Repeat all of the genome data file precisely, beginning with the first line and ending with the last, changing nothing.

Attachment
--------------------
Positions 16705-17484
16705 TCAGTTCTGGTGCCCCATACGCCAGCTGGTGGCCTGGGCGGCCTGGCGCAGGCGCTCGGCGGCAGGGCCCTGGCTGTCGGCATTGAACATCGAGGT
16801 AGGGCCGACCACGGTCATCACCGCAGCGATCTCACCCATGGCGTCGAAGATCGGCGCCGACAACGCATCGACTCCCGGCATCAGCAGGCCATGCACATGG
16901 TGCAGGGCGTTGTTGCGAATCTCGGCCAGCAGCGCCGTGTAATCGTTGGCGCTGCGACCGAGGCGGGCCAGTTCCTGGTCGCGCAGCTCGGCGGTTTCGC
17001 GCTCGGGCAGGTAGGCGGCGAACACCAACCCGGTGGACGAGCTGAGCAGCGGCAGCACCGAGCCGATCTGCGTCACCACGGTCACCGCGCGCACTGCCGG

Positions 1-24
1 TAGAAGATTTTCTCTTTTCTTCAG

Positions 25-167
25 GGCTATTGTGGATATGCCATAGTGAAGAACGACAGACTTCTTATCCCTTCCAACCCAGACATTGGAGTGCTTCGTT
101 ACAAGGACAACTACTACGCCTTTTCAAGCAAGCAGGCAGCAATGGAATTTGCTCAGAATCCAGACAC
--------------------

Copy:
Positions 16705-17484
16705 TCAGTTCTGGTGCCCCATACGCCAGCTGGTGGCCTGGGCGGCCTGGCGCAGGCGCTCGGCGGCAGGGCCCTGGCTGTCGGCATTGAACATCGAGGT
16801 AGGGCCGACCACGGTCATCACCGCAGCGATCTCACCCATGGCGTCGAAGATCGGCGCCGACAACGCATCGACTCCCGGCATCAGCAGGCCATGCACATGG
16901 TGCAGGGCGTTGTTGCGAATCTCGGCCAGCAGCGCCGTGTAATCGTTGGCGCTGCGACCGAGGCGGGCCAGTTCCTGGTCGCGCAGCTCGGCGGTTTCGC
17001 GCTCGGGCAGGTAGGCGGCGAACACCAACCCGGTGGACGAGCTGAGCAGCGGCAGCACCGAGCCGATCTGCGTCACCACGGTCACCGCGCGCACTGCCGG

Positions 1-24
1 TAGAAGATTTTCTCTTTTCTTCAG

Positions 25-167
25 GGCTATTGTGGATATGCCATAGTGAAGAACGACAGACTTCTTATCCCTTCCAACCCAGACATTGGAGTGCTTCGTT
101 ACAAGGACAACTACTACGCCTTTTCAAGCAAGCAGGCAGCAATGGAATTTGCTCAGAATCCAGACAC